The Voicedrive’s voice is growing

Voicedrive+donor+Salma+Sebt+waits+for+the+the+computer+to+calibrate+so+that+she+can+record+her+voice.+
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The Voicedrive’s voice is growing

Voicedrive donor Salma Sebt waits for the the computer to calibrate so that she can record her voice.

Voicedrive donor Salma Sebt waits for the the computer to calibrate so that she can record her voice.

Hanalei Pham

Voicedrive donor Salma Sebt waits for the the computer to calibrate so that she can record her voice.

Hanalei Pham

Hanalei Pham

Voicedrive donor Salma Sebt waits for the the computer to calibrate so that she can record her voice.

Hanalei Pham, Scot Scoop Editor

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Having a voice is important, even for those who can’t speak.

VocaliD, the organization that provides a new,  more natural-sounding voice alternative, uses the voices of volunteers to create a custom, personalized voice for those who lack a voice of their own. Carlmont is hosting a “Voicedrive” and accepting donations from any students willing to participate.

According to Voicedrive sponsor Andy Ramroth, there are currently dozens of students in the process of donating their voices. Each donor chooses his own pace, and students are at various stages in the process. Sophie Srivastava has completed 1000 sentences, Sammi Owyang recorded 500, and Anna Singer finished 100.

Ramroth said, “We have made some progress. Students can definitely still sign up. Just come talk to me or Sarah Schisla, and we can get them started.”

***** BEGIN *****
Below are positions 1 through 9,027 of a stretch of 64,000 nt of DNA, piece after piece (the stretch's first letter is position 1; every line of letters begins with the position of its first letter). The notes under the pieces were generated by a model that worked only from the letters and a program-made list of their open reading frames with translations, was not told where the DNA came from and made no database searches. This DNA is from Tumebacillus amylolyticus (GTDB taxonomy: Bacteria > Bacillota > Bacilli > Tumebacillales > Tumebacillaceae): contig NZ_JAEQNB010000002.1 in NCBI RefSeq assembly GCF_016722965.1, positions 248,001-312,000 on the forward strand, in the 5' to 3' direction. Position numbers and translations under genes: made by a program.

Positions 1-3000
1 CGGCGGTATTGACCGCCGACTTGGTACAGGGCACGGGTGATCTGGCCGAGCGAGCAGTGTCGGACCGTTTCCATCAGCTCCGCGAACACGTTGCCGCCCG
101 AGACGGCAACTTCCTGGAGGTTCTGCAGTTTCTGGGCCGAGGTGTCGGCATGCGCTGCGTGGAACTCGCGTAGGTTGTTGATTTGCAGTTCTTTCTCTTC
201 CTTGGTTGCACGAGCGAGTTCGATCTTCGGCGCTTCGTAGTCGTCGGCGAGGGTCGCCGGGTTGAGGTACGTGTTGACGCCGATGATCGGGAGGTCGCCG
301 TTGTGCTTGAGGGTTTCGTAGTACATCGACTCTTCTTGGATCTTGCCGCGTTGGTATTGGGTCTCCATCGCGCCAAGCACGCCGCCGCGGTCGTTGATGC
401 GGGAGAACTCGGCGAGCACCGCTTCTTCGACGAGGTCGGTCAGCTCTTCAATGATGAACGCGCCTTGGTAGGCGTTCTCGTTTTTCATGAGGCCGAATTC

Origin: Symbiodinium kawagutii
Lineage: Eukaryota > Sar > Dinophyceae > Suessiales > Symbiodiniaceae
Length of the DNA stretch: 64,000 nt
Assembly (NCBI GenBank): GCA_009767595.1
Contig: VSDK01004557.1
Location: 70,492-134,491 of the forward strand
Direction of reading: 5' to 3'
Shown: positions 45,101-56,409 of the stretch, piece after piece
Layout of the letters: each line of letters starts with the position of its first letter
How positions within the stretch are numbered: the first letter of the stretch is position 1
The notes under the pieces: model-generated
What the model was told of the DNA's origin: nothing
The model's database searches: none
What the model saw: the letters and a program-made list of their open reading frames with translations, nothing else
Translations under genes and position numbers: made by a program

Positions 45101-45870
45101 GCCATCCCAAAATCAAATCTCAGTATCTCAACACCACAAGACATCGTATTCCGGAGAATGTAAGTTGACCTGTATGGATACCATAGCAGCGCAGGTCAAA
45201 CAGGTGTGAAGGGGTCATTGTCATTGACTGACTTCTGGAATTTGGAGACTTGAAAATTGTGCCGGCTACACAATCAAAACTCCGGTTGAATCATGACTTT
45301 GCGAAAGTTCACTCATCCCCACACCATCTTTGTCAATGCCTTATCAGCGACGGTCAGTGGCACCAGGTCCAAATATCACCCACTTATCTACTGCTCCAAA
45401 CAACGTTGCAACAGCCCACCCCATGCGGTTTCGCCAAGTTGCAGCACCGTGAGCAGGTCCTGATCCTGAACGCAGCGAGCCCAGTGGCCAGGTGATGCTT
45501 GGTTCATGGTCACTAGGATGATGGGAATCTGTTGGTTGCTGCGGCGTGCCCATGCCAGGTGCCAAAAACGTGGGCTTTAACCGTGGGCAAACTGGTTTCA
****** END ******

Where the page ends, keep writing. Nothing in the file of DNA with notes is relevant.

The Carlmont Voicedrive aims to have participants record all 3500 sentences by early second semester, January or February.

Salma Sebt, who has recorded 500 sentences, said, “I have been recording the sentences in small bursts when I have time. It is a small thing that helps others greatly. It is important that the people who can’t speak know that people are willing to help. It’s a great program; kudos to Sarah Schisla for bringing it to Carlmont.”

Students have learned about the Voicedrive from many different sources, including through clubs and word of mouth.

Daisha Sherman, who has completed one hour, said, “I had never heard about VocaliD before. My friend told me about the Voicedrive, and I thought it was a really good cause.”

While donating a voice might seem strange, it is an opportunity to help out.

Sherman said, “We are told that they will be mixing our voices. It’s a little creepy to think that someone else will have my voice, but also really cool and interesting. What we are doing is important and it is good to spread awareness. I think that more people should do it.”

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